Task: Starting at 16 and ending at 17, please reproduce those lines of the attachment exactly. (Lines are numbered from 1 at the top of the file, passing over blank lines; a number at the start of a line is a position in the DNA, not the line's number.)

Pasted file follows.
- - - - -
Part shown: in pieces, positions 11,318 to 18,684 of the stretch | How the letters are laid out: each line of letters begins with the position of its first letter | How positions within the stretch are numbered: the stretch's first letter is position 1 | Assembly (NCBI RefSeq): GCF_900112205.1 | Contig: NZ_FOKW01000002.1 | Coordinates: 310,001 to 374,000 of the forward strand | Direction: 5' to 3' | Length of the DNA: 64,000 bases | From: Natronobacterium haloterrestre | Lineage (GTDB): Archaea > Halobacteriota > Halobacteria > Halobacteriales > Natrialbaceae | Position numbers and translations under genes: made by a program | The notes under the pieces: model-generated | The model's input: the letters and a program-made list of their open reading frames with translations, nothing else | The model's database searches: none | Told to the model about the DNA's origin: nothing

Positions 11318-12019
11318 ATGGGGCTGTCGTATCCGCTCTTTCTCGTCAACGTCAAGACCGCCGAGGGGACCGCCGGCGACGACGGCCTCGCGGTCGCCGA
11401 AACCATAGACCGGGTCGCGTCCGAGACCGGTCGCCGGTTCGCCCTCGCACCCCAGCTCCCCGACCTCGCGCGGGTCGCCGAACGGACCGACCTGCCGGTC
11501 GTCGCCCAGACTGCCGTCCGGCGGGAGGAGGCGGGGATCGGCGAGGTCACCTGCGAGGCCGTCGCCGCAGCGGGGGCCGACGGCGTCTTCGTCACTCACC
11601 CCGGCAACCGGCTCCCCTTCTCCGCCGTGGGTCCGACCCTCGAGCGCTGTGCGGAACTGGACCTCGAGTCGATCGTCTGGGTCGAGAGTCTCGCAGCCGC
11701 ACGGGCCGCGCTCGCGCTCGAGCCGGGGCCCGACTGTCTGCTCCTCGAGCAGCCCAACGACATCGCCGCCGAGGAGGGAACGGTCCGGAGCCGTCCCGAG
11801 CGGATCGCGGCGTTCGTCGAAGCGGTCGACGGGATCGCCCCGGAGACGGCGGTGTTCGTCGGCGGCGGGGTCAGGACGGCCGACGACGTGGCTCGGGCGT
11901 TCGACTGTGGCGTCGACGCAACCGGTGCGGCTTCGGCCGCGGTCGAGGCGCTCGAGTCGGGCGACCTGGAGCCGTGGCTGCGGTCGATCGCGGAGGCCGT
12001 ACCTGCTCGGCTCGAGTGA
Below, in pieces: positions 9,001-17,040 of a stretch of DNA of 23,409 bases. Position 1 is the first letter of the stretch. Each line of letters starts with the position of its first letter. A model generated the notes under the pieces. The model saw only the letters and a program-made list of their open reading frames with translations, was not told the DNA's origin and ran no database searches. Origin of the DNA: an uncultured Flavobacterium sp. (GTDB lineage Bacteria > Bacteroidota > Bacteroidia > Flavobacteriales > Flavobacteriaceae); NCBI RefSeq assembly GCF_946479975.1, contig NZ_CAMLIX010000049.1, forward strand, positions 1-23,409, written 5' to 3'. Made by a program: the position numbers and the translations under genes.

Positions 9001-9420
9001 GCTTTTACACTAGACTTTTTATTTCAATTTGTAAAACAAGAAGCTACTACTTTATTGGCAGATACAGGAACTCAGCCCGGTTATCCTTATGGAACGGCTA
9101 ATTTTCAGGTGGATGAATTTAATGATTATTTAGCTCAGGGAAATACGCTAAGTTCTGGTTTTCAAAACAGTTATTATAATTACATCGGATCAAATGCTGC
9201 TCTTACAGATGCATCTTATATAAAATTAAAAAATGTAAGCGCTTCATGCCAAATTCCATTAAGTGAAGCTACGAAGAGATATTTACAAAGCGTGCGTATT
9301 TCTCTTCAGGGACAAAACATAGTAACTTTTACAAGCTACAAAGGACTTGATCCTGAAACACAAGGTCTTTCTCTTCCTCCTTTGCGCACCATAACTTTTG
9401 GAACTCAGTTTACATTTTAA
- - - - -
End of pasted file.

9301 TCTCTTCAGGGACAAAACATAGTAACTTTTACAAGCTACAAAGGACTTGATCCTGAAACACAAGGTCTTTCTCTTCCTCCTTTGCGCACCATAACTTTTG
9401 GAACTCAGTTTACATTTTAA